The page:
The Houston Chronicle tugs at heartstrings — or at least makes a valiant attempt — with a story today focusing on a kindergartner who wants to use the girls' restroom at school.
No, the timing of the cover story in the major Texas newspaper's City and State section is not coincidental: It's related to the Trump administration's decision this week on transgender students using public school restrooms and locker rooms. In case you missed it Thursday, we highlighted three key questions to consider on that issue.
Today's Chronicle headline and subhead play the issue down the middle:
Transgender policy change shows split
Reactions vary among Texas school districts
But the actual story leans heavily in favor of one side. Guess which? It's the side upset with the decision to overturn an Obama-era directive. By my count, four transgender rights advocates are quoted vs. one source on the other side — a school superintendent whose past quotes are recycled.
While the piece ostensibly is an overview of area school district policies, the story begins and ends with the kindergartner mentioned above. And yes, there's a religious angle — not to mention a ghost or two.
Hang with me for a moment, and we'll get to my journalism-related questions.
But first, let's start with the lede:
Kimberly Shappley accepted that her son needed to be her daughter two years ago after she overheard the child praying and asking God to let him die and live as a girl with Jesus. She spoke to youth psychologists and other experts who convinced her that it was wrong to punish her son for proudly proclaiming that he was a girl.
But Shappley worries what could happen to her daughter, now a 6-year-old named Kai, after the Trump administration Wednesday reversed a directive issued under President Obama that told schools and districts that transgender students should be able to use the restroom of their gender identity, regardless of what gender they were born.
Leaving transgender rights up to the discretion of states will lead to families like mine having to relocate,” Shappley said. “Transgender youth are merely the latest minority under attack.”
If that prayer occurred two years ago, that means the child was 4 years old at the time. (Please forgive me for stating the obvious.)
Later in the piece, the mother tells the Chronicle that Kai Shappley — who was featured in an ABC News report last year — already has suffered from having to use a nurse's restroom instead of the girls' room:
On multiple occasions, the nurse was out of her office and the door was locked when Kai came to use the facility. In those instances, Kai wet herself.
“That doesn’t seem like a big deal because kindergartners do have accidents,” Shappley said. “But when you’re conditioning this child to realize the adults in her life are not going to consistently be there for her, they’re failing her, that she did her part, she went there and the door was locked, and she peed on the floor.”
Shappley said she’s especially worried about next year because first grade students do not have private restrooms attached to their classrooms. Kai will have another choice: Use the nurse’s restroom every time she has to relieve herself or use the men’s restroom. If she chooses the nurse’s restroom and continues to have accidents, Shappley said she’ll have to continue to have difficult conversations with Kai.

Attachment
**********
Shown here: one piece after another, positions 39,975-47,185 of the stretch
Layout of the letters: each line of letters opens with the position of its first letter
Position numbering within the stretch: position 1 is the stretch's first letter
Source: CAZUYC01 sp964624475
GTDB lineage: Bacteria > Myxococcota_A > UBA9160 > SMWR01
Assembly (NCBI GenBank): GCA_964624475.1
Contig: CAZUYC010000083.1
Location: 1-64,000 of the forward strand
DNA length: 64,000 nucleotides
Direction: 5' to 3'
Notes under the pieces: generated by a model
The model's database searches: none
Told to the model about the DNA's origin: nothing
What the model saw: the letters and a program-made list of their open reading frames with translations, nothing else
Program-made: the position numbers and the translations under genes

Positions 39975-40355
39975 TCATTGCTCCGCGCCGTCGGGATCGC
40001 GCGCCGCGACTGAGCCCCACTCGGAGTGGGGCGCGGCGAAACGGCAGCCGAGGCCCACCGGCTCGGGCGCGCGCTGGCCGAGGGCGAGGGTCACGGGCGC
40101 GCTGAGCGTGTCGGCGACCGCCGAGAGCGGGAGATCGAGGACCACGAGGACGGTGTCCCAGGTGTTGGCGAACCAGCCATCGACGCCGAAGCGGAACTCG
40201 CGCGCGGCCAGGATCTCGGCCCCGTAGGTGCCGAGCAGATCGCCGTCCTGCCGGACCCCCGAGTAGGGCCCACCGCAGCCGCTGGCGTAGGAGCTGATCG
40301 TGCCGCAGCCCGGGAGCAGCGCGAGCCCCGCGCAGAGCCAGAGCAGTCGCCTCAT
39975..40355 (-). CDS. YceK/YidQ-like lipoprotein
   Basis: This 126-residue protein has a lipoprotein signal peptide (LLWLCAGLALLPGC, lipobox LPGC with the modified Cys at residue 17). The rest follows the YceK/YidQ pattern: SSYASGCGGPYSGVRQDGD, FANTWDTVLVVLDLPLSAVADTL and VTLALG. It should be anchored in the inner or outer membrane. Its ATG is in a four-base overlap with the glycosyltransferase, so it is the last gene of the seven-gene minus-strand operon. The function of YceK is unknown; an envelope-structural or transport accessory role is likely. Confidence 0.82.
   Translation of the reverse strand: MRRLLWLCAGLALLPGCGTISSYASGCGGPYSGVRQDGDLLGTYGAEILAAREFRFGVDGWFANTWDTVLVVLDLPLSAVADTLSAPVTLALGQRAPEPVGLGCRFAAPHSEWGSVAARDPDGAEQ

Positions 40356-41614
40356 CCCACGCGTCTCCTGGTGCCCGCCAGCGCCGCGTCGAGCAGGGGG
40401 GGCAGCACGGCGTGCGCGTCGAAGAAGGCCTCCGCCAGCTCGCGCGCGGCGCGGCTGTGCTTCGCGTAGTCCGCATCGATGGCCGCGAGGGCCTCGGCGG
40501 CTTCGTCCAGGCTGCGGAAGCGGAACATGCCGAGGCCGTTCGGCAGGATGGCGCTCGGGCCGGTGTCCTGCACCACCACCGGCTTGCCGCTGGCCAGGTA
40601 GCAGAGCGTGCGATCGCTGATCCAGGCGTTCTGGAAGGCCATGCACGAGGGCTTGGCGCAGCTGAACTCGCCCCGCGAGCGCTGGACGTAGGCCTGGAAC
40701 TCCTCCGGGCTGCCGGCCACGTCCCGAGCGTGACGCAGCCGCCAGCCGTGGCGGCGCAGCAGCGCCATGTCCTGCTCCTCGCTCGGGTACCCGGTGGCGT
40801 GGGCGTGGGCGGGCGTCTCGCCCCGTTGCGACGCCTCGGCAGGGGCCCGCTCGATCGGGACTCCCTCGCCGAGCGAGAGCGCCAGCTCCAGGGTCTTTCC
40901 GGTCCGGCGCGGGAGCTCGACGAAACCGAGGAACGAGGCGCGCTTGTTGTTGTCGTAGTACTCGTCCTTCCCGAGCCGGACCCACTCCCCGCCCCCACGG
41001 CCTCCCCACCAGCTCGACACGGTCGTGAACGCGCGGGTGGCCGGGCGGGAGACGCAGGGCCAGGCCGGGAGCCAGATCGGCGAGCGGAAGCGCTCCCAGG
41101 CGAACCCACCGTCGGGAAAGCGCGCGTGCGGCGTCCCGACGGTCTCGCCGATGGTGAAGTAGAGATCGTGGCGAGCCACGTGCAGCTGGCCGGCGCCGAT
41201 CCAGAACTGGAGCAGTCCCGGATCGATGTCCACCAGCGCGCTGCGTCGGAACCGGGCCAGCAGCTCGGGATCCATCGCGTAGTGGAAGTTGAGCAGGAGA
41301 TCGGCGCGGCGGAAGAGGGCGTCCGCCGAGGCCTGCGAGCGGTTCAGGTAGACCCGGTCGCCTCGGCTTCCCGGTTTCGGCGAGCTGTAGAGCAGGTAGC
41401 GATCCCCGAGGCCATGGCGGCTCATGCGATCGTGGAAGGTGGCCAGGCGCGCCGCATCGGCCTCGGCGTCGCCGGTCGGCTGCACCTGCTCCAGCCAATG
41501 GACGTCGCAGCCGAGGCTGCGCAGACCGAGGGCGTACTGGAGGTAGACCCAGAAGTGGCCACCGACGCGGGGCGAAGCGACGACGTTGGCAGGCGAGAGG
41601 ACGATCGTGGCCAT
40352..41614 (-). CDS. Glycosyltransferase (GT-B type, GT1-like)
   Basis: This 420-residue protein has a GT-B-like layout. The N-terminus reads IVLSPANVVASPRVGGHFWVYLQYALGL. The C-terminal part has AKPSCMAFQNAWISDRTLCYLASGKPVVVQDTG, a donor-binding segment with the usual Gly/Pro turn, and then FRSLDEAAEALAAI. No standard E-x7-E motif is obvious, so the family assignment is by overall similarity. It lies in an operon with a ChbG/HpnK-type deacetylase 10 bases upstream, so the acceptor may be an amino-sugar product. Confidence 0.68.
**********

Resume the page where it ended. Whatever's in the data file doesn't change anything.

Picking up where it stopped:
“I have to explain to her that it’s not her fault,” Shappley said. “I have to apologize that she was failed, and I have to remind her of who she is and that the Lord designed her and that she’s beautiful.”
OK, do the portions of the story that I copied and pasted raise any important questions that the Chronicle fails to answer? Definitely, in my opinion. (Feel free to disagree.)
Among those questions:
1. What is the family's specific Christian background (I'm assuming it's Christian because of the reference to Jesus)? Do they have a church home? What does their church teach about this issue? How is that the same or different from what other Christian churches teach?
The way the story is written, God and Jesus make only cameo appearances.
Honestly, and perhaps this is my GetReligion bias, I'm much more interested in the religion side of this story than I am the school district policy survey. I wonder if, just maybe, the Chronicle missed an opportunity to tell a better, more informative story by forcing the Shappley family's experience into this particular piece.
If religion is important enough for the lede and closing, why not take it seriously and really explore its role in this family's story? And in the issue overall?
2. What do youth psychologists and other experts say about 4-year-olds and gender identity? Is there general agreement? Or is the issue more complicated than the newspaper portrays it in the opening paragraph?
Again, that story sounds much more intriguing to me than the one the Chronicle actually produced.
3. Is it fair, balanced journalism for the Chronicle to refer to Kai Shappley as a "she?" Or, in doing so, does the newspaper take sides on an issue with which its readers have diverse opinions?
Use the pronoun preferred by the individuals who have acquired the physical characteristics of the opposite sex or present themselves in a way that does not correspond with their sex at birth.
If that preference is not expressed, use the pronoun consistent with the way the individuals live publicly. See LGBT and transsexual.
But is that style the correct approach for a journalism entity aiming to provide impartial coverage? Just asking.